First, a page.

I am looking to test soil pH in a remote location. The test results don't need to be perfectly precise, and a pH test strip should provide sufficient accuracy. However generally this kind of testing uses boiled distilled water - and in this location it will be very difficult to buy distilled water.
The location is off grid, and getting specialized equipment to the location is not an option. (This is for field experimentation with farmers in rural Africa)
The process I have seen used for this is:
Add 1 part boiled distilled water and 1part soil by volume, in a clean container
stir and leave to settle.
Test the water pH with a pH test strip
Would it be possible to use boiled rain water for this process, or would this be likely to contain impurities which would interfere with the test results?
If there are likely to be impurities but there are approaches that can mitigate for them, please explain.
As a result, pH of "pure" rainwater is usually between 5-6; usually around pH 5.6. See here.
Most rainwater has a pH of 5.6 to 5.8, simply due to the pressence of carbonic acid (H2CO3).
Presence of any sulfur or nitrogen oxides in the air (perhaps from burning coal plants or city traffic from 100s of km away) would lead to rain becoming even more acidic. From environment.co.za:
Sulphur dioxide reacts with water vapour and sunlight to form sulphuric acid. Likewise NOX form nitric acid in the air. These reactions takes hours, or even days, during which polluted air may move hundreds of kilometres. Thus acid rain can fall far from the source of pollution.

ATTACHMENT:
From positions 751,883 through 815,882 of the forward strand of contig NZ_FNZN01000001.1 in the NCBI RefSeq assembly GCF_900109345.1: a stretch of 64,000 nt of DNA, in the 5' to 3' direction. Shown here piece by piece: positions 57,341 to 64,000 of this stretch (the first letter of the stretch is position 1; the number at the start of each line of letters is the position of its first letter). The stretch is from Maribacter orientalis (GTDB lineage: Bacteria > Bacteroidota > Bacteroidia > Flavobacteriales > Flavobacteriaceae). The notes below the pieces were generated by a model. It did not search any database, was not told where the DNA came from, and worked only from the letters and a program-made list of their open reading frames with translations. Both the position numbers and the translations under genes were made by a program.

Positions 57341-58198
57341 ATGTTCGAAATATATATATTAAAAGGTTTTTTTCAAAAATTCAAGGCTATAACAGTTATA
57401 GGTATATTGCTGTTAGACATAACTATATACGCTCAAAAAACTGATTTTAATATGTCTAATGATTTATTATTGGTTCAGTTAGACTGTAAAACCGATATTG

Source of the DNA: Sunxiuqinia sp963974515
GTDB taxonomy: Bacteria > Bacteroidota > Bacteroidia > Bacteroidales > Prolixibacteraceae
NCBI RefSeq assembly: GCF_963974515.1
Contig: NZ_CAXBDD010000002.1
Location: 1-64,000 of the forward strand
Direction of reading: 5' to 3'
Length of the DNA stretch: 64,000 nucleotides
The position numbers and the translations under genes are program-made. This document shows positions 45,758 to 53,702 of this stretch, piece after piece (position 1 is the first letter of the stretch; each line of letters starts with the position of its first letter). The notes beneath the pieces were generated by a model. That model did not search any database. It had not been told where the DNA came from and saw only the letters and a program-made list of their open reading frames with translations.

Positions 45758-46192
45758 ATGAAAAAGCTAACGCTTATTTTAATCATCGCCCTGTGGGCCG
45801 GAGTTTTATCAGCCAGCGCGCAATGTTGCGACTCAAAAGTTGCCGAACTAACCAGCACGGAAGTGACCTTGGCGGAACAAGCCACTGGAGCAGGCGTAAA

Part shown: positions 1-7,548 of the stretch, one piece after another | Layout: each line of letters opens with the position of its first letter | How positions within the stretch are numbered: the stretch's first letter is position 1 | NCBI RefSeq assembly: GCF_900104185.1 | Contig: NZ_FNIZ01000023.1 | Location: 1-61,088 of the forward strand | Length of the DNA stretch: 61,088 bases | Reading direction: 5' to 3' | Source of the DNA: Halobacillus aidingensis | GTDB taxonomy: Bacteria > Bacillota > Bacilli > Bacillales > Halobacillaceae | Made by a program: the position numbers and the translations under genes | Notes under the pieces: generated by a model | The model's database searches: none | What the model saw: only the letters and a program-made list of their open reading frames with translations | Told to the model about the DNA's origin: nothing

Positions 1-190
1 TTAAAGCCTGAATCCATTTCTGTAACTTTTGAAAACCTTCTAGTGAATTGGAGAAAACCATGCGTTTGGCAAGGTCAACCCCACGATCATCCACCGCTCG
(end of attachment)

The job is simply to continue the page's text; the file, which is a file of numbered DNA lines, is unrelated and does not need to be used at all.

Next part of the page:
The h2co3 content of unadulterated rain is 15 micromoles of H+/Kg at room temp. The pHBC of average field soil from a 3000km transect in asia varied from 10 to 188 - mmol-kg-ph unit... from 40 localities. This other research found soil values of 45-1000 pHBC. https://www.science.gov/topicpages/s/spiked+soil+samples.html
That means that H2CO3 would affect arid meadow soil by 0.08 to 1.0 pH points if 1kg of water reacted completely with 1kg soil in a sealed environment. And 0.33 to 0.015 pH points for the referenced research.
However, if you boil the water, the gases expand and leave the water even prior to boiling point, which can be seen as bubbles previous to 100'C, boiled water error becomes 0.2 to 0.003 pH points.
This is the only ref i can find:
That means that if you have unadulterated rainwater at pH 5.5, and you boil it and jar it, you will have water with a pH near 7 after sealing and cooling.
Pure water is not natural or biological and it is aggressive to get to equilibrium. Upon contact with the atmosphere, it will immediately begin absorbing CO2 and the pH will drop and settle in at about 5.5 after about two hours.
Carbonic acidification is a background effect of the athmosphere aerated soil and rain to similar degrees.